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KGAL to run KfW’s emerging markets green hydrogen fund

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Published: 3 November 2023

The fund will invest in countries where conditions for the development of green hydrogen projects and associated infrastructure are good, aiming to bridge the bankability gap and boost local economies.

KGAL is managing a fund providing grants to support green hydrogen projects | audioundwerbung on iStock

German-based investment manager KGAL said it had been commissioned to manage a fund providing grants to support development of green hydrogen projects in emerging markets on behalf of German development finance institution (DFI) KfW.

The PtX Development Fund is financed by the German Federal Ministry for Economic Cooperation and Development and will provide financial support for public organisations and private institutions developing a green hydrogen value chain. 

KGAL did not provide a figure for the size of the fund, but the German government is reportedly planning to capitalise the fund with up to €250m. KGAL’s team will assess grant applications using technical, economic and ESG criteria, and will also be responsible for reporting.

The fund will invest in countries where conditions for the development of green hydrogen projects and associated infrastructure are good. One aim is to bridge the gap to bankability for projects likely to have a positive impact for local people and the economy. 

KGAL claims that, in tandem with financing options available via KfW Bankengruppe’s PtX (Power-to-X) platform, total investment for these projects will run into billions of Euros. The PtX Platform pools promotional and financing instruments of the German government and KfW Group.

Green hydrogen production

Areas of interest are industrial projects for the production, transport, storage, use and processing of green hydrogen. This includes funding for solar or wind projects, but only where they are directly linked to the development of a green hydrogen facility.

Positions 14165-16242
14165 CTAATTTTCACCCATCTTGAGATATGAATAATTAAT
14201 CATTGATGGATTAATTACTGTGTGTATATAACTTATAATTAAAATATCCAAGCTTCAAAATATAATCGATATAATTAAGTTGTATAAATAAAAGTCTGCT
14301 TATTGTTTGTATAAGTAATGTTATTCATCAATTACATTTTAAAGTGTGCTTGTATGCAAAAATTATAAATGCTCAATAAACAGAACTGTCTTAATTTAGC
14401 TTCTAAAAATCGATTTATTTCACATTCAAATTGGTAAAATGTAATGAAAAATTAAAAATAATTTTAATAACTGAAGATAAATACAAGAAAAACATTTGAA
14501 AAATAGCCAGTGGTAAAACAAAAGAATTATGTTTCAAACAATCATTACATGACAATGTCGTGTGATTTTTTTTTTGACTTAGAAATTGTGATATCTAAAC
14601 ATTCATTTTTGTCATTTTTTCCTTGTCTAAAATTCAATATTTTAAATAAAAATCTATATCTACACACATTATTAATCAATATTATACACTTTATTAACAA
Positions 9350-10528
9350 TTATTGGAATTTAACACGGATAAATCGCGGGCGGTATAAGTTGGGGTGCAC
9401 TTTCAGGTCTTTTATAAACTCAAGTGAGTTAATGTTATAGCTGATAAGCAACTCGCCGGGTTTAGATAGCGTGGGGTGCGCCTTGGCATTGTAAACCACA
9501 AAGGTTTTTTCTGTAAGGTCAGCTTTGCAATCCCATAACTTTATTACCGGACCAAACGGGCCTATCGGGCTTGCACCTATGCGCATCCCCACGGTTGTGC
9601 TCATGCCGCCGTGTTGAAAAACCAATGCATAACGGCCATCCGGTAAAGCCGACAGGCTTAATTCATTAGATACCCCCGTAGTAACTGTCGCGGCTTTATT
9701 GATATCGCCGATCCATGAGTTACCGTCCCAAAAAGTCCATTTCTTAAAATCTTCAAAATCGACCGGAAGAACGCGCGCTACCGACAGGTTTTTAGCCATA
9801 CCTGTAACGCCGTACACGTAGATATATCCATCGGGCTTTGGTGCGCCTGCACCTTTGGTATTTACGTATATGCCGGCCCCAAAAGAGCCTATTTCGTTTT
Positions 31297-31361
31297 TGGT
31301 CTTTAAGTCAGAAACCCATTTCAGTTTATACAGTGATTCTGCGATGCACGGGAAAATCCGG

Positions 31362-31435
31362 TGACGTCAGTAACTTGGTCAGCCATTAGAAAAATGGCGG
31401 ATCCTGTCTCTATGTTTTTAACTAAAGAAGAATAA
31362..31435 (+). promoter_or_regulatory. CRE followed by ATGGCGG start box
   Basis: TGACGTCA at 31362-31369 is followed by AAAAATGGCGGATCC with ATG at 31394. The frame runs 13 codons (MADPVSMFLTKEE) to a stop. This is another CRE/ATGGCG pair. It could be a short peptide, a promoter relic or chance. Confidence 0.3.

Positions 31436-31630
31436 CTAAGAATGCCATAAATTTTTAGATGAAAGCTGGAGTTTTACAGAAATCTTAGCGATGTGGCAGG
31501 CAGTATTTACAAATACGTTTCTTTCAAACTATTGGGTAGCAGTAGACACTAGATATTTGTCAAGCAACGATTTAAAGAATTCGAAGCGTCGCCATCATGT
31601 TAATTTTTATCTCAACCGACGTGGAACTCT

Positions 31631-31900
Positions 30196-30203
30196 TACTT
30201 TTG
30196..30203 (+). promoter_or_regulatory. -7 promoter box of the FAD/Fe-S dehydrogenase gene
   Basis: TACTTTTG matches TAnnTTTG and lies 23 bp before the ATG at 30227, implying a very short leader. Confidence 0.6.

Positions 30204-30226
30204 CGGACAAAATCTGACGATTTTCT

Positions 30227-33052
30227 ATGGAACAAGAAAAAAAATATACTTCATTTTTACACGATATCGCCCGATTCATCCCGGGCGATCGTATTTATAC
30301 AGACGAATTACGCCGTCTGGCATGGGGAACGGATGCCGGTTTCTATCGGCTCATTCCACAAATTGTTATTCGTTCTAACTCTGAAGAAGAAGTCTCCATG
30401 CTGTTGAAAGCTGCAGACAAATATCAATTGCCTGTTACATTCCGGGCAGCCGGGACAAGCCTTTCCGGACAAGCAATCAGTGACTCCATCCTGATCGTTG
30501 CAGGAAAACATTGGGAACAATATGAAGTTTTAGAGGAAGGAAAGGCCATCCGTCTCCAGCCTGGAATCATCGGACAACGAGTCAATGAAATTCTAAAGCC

Green hydrogen is produced using electrolysis powered by renewable energy, rather than via traditional methods that use fossil fuels intensively. It has long been touted as a way to clean up hard-to-decarbonise industries, but requires extensive renewables infrastructure and currently accounts for well below 1% of total global hydrogen production. 

“The hydrogen revolution, in which green hydrogen replaces fossil fuels, is getting under way. This is evident in funding initiatives such as KfW’s, and in the progress made on European hydrogen regulations,” said Thomas Engelmann, head of energy transition at KGAL.

Hydrogen is a key ingredient in the production of ammonia, which is used to make fertilisers, and has a potentially important role to play in energy storage. When it is  produced using low carbon technology, it offers the opportunity for big savings in carbon emissions.

Engelmann told Impact Investor that the production of synthetic derivatives using green hydrogen will be a major growth area for the industry over coming years, including  kerosene, diesel and benzine to provide fuel for hard-to-decarbonise sectors, such as aviation and shipping. 

The KfW fund is the latest foray into hydrogen for KGAL, which manages €16bn for institutional and private investors in real estate, sustainable infrastructure, and aviation.

The investment manager has been building up its energy transition-linked activities in recent years, especially green hydrogen. The investment manager also manages its own KGAL ESPF 6 fund, which focuses on equity funding of hydrogen infrastructure projects in Europe.

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